The poetry festivals of the pre-Islamic period often pitched two poets against each other in a war of verse in which one would be deemed winner by the audience. Literary criticism also grew into theology, and thus gained a more official status with Islamic study of the Qur'an. Although nothing which might be termed 'literary criticism', in the modern sense, was applied to a work held to be i'jaz or inimitable and divinely inspired, analysis was permitted. This study allowed for better understanding of the message and facilitated interpretation for practical use, all of which help the development of a critical method important for later work on other literature.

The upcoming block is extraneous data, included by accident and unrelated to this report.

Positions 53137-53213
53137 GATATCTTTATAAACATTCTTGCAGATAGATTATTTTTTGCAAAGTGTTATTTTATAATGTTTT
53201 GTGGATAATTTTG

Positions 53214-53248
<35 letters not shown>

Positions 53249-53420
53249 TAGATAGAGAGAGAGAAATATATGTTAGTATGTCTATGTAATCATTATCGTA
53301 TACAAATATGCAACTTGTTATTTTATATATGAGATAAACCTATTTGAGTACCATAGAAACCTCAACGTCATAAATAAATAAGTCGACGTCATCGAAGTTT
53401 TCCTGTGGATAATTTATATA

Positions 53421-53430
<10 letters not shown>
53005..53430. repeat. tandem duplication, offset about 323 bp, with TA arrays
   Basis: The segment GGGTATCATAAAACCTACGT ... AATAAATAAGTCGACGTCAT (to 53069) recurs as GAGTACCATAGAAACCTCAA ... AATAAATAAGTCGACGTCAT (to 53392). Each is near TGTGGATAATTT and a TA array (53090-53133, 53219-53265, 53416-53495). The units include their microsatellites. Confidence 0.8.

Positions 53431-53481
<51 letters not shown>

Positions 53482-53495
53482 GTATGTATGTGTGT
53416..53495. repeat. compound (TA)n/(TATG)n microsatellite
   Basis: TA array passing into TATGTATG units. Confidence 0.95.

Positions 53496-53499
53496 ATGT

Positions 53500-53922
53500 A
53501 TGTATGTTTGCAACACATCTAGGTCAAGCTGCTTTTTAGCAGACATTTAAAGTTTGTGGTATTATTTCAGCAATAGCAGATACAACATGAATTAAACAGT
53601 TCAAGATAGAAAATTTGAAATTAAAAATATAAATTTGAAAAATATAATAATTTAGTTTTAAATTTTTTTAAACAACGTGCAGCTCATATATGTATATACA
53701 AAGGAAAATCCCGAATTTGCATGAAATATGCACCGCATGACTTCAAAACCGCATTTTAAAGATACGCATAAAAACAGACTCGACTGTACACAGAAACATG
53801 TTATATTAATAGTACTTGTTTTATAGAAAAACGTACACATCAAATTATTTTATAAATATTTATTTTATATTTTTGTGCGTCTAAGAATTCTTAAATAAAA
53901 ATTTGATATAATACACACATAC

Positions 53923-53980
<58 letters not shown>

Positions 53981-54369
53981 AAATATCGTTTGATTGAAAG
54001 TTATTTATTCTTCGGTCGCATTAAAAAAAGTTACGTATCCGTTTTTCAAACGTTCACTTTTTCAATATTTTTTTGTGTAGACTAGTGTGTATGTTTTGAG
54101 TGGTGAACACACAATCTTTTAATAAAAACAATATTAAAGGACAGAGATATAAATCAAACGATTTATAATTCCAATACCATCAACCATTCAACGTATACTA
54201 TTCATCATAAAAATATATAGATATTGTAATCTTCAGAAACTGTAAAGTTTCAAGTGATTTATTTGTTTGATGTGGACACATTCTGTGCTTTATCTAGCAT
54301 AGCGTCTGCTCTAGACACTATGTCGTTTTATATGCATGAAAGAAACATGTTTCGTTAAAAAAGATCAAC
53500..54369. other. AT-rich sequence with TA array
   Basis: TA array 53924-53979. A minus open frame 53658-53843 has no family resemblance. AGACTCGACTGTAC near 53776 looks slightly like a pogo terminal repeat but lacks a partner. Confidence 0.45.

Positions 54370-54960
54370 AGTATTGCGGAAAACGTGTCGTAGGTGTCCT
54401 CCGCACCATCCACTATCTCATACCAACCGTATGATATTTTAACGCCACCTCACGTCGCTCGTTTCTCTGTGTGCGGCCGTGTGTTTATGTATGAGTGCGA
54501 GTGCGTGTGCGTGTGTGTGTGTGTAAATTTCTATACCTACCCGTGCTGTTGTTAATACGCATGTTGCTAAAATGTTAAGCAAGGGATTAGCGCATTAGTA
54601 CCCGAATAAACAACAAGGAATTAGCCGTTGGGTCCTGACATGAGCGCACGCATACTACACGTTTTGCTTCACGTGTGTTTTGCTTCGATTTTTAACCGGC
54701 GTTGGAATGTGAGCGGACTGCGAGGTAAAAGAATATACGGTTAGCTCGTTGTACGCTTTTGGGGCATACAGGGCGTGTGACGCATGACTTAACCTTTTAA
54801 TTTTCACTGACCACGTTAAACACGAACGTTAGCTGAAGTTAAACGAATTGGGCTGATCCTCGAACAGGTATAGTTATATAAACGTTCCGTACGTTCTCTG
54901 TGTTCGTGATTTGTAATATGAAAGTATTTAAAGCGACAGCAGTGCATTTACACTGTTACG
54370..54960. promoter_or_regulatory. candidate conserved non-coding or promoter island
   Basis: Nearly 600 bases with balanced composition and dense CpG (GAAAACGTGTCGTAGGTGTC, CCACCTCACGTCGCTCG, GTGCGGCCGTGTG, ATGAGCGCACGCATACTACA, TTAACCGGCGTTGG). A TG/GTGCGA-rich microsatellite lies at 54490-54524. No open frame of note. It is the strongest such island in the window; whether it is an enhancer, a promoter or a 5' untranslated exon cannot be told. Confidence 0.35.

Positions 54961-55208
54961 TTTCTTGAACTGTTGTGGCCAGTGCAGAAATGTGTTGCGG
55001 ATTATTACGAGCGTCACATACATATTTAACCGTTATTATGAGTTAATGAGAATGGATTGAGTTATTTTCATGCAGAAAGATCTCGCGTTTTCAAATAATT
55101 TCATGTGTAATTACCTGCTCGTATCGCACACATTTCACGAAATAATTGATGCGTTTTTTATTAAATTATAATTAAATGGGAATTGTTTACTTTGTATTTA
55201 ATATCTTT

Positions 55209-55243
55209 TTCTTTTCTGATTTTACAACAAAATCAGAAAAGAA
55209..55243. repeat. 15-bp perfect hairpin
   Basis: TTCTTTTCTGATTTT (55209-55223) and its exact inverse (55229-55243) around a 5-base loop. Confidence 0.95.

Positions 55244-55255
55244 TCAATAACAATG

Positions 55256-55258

I am wondering what the bold part could mean.
Could anyone please in a more readily way explain it?
Any comment would be appreciated